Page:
Books by Kveta Pacovská

MY BEDTIME MONSTER by Annelies Schwarz
Released: Nov. 1, 2015

"This title feeds and calms listeners' imaginations in the most delightful way. (Picture book.4-6)"
The book jacket's depiction of a Leonardo da Vinci-esque creature transporting a child across an emerald sky signals a highly original approach to a pitch for a pet. Read full book review >
Released: March 1, 1996

A gorgeously original tale, from the creator of the enigmatic Flying (1995). The king plants flowers everywhere, covering his kingdom with blooms. But he's not happy yet; what's missing is a princess. After looking high and low, he finds one, and they live happily ever after. The front cover has a little square window cut from the middle, from which the hero peers out at readers. The king is a little red man, painted in bright colors and drawn off-center in the best primitivist tradition. The rest of the pictures are done in vibrant combinations of paint-box colors, with every detail deliberately out of proportion. The text is printed in big letters that in some way frame the lyrically messy art. These scenes give the tale an indescribable lightness and make it read more like a love letter than a children's book. (Picture book. 4-7) Read full book review >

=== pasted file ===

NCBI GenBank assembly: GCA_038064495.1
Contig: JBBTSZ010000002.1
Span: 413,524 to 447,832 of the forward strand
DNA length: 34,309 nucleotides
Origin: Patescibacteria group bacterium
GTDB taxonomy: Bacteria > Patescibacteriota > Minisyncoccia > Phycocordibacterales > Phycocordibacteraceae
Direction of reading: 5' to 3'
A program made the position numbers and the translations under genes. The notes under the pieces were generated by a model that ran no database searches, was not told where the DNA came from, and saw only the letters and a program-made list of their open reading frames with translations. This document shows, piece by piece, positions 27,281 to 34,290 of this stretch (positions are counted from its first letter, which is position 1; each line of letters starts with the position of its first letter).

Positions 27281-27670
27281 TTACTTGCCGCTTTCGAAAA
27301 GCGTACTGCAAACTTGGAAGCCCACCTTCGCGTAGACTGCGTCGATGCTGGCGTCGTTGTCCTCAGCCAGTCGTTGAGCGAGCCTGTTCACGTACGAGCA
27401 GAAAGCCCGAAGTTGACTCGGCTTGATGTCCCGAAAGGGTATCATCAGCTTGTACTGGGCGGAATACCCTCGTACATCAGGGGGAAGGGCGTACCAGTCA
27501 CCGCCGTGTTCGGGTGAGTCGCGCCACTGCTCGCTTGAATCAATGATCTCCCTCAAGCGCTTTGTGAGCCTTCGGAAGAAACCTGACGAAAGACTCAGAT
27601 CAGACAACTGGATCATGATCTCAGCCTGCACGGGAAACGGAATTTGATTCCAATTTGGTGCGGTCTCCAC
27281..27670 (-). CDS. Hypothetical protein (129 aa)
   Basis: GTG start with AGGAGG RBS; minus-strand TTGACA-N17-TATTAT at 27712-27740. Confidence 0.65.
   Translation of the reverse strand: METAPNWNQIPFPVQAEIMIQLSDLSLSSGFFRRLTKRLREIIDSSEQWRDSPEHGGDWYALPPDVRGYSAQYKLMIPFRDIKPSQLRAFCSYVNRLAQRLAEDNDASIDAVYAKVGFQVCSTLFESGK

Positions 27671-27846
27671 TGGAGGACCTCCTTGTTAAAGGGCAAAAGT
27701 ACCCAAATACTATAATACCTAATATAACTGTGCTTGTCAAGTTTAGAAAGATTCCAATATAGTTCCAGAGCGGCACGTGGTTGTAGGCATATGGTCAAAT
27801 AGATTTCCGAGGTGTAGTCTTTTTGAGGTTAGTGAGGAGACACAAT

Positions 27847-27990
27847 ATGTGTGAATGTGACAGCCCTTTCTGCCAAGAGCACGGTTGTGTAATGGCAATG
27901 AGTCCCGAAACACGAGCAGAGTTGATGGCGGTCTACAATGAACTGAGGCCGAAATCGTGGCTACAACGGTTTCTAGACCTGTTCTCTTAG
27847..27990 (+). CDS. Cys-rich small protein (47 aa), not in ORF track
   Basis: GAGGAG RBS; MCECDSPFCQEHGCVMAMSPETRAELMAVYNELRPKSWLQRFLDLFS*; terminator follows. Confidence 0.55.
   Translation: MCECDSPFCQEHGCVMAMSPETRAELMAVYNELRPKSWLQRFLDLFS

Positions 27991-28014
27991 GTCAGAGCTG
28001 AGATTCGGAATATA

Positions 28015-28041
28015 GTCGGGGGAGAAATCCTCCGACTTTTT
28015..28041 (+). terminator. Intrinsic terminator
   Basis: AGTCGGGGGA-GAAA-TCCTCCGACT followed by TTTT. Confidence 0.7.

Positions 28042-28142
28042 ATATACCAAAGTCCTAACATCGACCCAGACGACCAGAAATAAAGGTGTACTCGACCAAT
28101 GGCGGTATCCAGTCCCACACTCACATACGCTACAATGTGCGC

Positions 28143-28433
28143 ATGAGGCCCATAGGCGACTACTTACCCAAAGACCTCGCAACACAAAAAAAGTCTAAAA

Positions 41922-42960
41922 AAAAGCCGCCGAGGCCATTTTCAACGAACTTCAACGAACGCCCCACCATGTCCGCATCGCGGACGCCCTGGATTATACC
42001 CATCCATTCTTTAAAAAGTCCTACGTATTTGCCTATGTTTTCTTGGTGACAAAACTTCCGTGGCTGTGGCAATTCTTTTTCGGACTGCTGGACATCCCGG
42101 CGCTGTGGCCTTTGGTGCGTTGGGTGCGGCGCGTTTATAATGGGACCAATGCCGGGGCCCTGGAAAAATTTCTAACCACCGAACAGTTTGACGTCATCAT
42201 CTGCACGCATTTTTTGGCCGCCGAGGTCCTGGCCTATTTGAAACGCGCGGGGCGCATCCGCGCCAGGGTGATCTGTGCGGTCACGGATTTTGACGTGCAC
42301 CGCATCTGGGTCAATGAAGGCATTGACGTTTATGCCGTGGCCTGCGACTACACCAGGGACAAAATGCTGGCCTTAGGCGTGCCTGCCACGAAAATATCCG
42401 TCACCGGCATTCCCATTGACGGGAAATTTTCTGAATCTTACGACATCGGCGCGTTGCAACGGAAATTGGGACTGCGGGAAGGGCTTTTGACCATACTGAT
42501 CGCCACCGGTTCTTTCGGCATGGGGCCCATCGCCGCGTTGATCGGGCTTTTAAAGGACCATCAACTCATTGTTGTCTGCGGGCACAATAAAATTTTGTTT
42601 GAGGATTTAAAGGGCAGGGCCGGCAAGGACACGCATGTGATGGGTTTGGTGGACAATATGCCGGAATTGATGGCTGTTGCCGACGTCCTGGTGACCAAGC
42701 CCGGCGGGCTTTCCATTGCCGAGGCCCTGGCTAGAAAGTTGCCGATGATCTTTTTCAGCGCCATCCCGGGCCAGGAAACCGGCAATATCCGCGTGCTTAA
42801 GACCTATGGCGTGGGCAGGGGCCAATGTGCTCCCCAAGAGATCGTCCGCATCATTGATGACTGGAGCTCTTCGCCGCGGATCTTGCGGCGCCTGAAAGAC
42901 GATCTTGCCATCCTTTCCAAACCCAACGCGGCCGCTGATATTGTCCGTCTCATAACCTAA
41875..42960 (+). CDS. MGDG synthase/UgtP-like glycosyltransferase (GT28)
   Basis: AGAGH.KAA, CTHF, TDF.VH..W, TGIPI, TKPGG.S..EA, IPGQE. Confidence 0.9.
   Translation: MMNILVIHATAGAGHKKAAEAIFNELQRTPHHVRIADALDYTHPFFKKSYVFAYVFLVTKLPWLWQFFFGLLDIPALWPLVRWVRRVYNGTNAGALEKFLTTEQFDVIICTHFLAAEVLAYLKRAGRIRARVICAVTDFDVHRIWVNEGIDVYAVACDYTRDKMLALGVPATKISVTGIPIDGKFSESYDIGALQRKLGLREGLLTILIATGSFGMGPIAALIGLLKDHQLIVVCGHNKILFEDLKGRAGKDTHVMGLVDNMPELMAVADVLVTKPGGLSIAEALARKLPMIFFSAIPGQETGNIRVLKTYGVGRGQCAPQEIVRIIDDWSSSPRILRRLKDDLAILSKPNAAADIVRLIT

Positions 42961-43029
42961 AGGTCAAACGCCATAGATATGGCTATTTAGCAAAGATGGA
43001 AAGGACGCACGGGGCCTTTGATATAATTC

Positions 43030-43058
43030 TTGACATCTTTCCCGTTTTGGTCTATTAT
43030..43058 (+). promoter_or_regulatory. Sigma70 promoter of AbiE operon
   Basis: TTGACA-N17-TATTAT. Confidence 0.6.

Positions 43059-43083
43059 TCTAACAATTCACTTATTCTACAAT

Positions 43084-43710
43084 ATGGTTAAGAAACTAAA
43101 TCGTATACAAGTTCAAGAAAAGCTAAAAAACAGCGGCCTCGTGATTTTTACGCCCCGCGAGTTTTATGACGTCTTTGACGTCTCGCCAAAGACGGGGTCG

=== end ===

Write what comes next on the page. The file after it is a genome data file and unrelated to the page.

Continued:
FLYING by Kveta Pacovská
Released: Nov. 1, 1995

Seemingly complex artwork offers big rewards for readers who meet its demanding appeal. Two towers—more like rockets, each one somewhere between an obelisk and a crayon—are standing side by side when the smaller one whispers a ``secret'' to the other. In order to get to that secret, readers are meant to struggle through unorthodox, pencilled scrawls, color patches, and playful design elements, and ponder an array of wacky, puzzling characters who find distinct ways to fly: A yellow bear fills up balloons; a frog has a flying machine; other creatures construct wings. The secret turns out to be a message: ``Flying is easy!'' Pacovsk† (The Little Flower King, 1992, etc.) scores well for the notion that, from a child's point of view, clarity and complexity are often equivocal, particularly in the visual medium. This book has at once the appearance of a hoax and the expression of a genuine message about creativity and effort at the primal level. (Picture book. 6-10) Read full book review >
Released: Nov. 20, 1992

The Czech author-illustrator of a wonderfully inventive counting book (One, Five, Many) brings the same imagination and brilliant colors to illustrations for an old-fashioned story a little king whose happy life planting tulips is incomplete until he quests for a princess (he finds her in a tulip blossom) and makes her his queen. The tale's a bit trite but told with engaging simplicity, and it serves as a vehicle for Pacovsk†'s splendid mix of vigorous, childlike drawing (of images like the flowers and the king himself) with brash, sophisticated colors and playful manipulation of size for dramatic effect (Ö la Oscar de Mejo). A powerful sense of design informs these collage-like compositions, thoroughly European in tone. Try this with very young children, who'll like the peek-a-boo cover cutouts and respond to the vibrant colors, bold forms, and simple story. (Picture book. 2-6) Read full book review >